But it's not as if the wavering course of Johnson's 30 years in politics hasn't left behind any bruises in the minds of Brits. At the latest, since becoming the leader of the Brexit campaign in 2016, the politician, who counts "Apocalypse Now" among his favorite movies, has been one of the country's most polarizing personalities. In recent polls, 47% of Brits said they considered Johnson's election as prime minister to be a foregone conclusion. But only 13 percent said they would buy a used car from him. Around half of those polled said they doubted he could unify the divided nation. Even more consider him "immoral."

For now, though, Boris Johnson doesn't really need to worry about that. The fact is, of the United Kingdom's 66.4 million citizens, more than 66.2 million will have no say when the country's next prime minister is proclaimed in the next few days. Only registered members of the Tory Party will elect their new leader -- and that person will then automatically ascend to the top of the government. Britain is home to around 160,000 card-carrying Conservatives. Anyone keen on getting to know these people a little better can swing by the Swigs Hole Farm in Kent County, an hour's train ride southeast of London.

On a recent Sunday morning, around 40 sprightly men and women are sitting on some artificial turf here, eating salmon sandwiches and tiny sausages baked in dough. It could be the scene of an ad on television for English sparkling wine. (As it happens, there's a vineyard nearby.) Dogs and cats roam around the small pond, next to which stands a statue of a bathing nymph. In the distance, cornfields gently undulate past crooked farmhouses with turrets and half-timbered facades. It's all so idyllic, almost as if it had been designed for a huge model railway.

The Tory chapter in nearby Tunbridge Wells is hosting the "Summer Fizz & Canapés" party to chat about politics in a relaxed atmosphere. Pauline Aylett, whose pink blouse, pink lipstick and lavish pearl jewelry starkly contrasts her green surroundings, finds today's politics "terrifying." Pauline is 81 years old. She used to be a stock trader in London and has the same hair color as Boris Johnson.

Leave Europe, No Matter the Cost

She doesn't like him very much, though. He's an "idiot," she says, not to mention a serial philanderer who is then too stupid to cover up his own tracks. "What's the matter with the man? Hasn't he ever heard of birth control?" Pauline jibes. But "of course" she would still vote for Johnson -- he's the only one who can beat Corbyn and deliver Brexit. "I want out," Pauline shouts, spilling a few drops of her bubbly.

This sentiment can be heard all over the farm. That the good Jeremy Hunt is really smart and capable and all, but he's also too polite to stand up to the Europeans. Boris, on the other hand, though uncouth and unsteady, is at least an unflinching man who will slam his fist on a table in Brussels if need be. And what about the fact that he called the French "turds," which conceivably might not be very helpful in forthcoming negotiations? Pauline's friend, Sonia Borrago, 88, just smirks: "I must admit I go along with that."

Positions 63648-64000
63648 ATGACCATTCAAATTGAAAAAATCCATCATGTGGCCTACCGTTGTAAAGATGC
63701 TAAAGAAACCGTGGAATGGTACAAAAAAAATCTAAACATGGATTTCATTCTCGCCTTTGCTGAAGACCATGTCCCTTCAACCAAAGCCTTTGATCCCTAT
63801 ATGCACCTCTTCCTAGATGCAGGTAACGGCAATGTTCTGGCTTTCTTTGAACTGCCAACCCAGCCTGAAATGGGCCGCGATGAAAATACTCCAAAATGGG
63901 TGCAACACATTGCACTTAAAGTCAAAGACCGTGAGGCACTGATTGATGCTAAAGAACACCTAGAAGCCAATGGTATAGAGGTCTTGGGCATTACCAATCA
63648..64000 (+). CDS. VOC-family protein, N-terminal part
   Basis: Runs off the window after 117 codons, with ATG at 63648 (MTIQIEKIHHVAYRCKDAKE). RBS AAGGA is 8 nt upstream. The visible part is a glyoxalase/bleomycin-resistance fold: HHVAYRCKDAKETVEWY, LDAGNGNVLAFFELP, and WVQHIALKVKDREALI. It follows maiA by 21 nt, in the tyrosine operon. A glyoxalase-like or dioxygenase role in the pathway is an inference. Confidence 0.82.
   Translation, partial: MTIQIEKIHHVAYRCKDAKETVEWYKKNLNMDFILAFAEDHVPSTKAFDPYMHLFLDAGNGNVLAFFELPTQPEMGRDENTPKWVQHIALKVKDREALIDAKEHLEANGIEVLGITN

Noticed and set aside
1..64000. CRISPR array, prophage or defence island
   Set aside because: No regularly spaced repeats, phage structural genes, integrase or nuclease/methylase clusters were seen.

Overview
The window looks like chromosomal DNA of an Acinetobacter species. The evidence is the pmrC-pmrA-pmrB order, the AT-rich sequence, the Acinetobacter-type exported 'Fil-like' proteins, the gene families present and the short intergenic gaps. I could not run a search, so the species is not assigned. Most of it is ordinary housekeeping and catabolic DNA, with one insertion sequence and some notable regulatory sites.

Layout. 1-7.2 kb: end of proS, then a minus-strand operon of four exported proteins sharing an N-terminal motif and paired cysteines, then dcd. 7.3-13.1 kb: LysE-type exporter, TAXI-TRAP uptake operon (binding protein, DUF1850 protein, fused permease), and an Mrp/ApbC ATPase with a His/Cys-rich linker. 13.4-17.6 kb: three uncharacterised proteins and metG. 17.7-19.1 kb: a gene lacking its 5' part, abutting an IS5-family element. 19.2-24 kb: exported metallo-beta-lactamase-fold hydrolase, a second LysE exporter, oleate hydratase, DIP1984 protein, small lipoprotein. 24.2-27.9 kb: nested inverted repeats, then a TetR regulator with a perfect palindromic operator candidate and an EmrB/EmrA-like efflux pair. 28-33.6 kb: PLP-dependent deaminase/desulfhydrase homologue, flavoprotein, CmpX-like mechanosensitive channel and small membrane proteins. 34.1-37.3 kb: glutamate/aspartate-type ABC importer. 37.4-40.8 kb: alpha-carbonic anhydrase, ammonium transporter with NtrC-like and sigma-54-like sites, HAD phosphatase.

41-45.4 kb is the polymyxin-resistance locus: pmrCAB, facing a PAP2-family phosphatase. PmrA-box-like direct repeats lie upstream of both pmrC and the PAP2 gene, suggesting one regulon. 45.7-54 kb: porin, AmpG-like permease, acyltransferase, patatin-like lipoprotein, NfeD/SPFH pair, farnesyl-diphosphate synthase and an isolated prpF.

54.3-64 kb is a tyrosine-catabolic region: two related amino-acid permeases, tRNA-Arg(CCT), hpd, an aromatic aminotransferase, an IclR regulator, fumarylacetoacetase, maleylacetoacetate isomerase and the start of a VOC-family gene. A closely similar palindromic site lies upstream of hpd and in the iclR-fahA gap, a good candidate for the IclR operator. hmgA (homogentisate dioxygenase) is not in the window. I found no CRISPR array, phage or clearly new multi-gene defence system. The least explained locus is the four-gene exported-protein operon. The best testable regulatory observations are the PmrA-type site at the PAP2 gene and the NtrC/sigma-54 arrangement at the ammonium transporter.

Leave Europe, no matter the cost. This is practically all Britain's Conservatives care about these days. The Tories are not only older, whiter and richer than the rest of the country, they're also more ardent enemies of the EU, according to research conducted at Queen Mary University in London.

Just how far they would go to finally become an independent island nation again was made clear recently by a sensational YouGov survey: A clear majority of Conservatives would be willing to accept the disintegration of their own party, Scotland's secession, the reunification of Ireland and lasting damage to the British economy as long as they finally got their precious Brexit. Two out of five Tories would even be willing to put up with a Corbyn government.

It's impossible to overstate just how dramatic such a development would be -- not only for the traditional political balance, but for the country as a whole. The party known formally as the Conservative and Unionist Party is willing to sacrifice its kingdom for Brexit. A party that has courted business like no other for decades is now ready to follow a Brexit fanatic who only months ago shouted: "Fuck business!" The party that has perfected the acquisition and maintenance of power like no other in Europe is about to hand its fate over to an egomaniac and a political rogue. As a side note: The Tories were once the self-proclaimed "Party for Europe."

But that was long ago.

It's as if Brexit has caused the more than 300-year-old Tory party to mutate into a political sect with Boris Johnson playing the sect leader with simple, messianic messages: Believe in this great country and be nice to each other and we'll manage. Faith, love and hope -- but no political agenda.

Johnson even survived his only TV debate with Jeremy Hunt on Tuesday of last week. By the end, his exhausted rival groaned: "I think he has this great ability: You ask him a question, he puts a smile on your face, and you forget what the question was." Johnson returned the favor by calling Hunt "a stickler for detail." For him, that's an insult.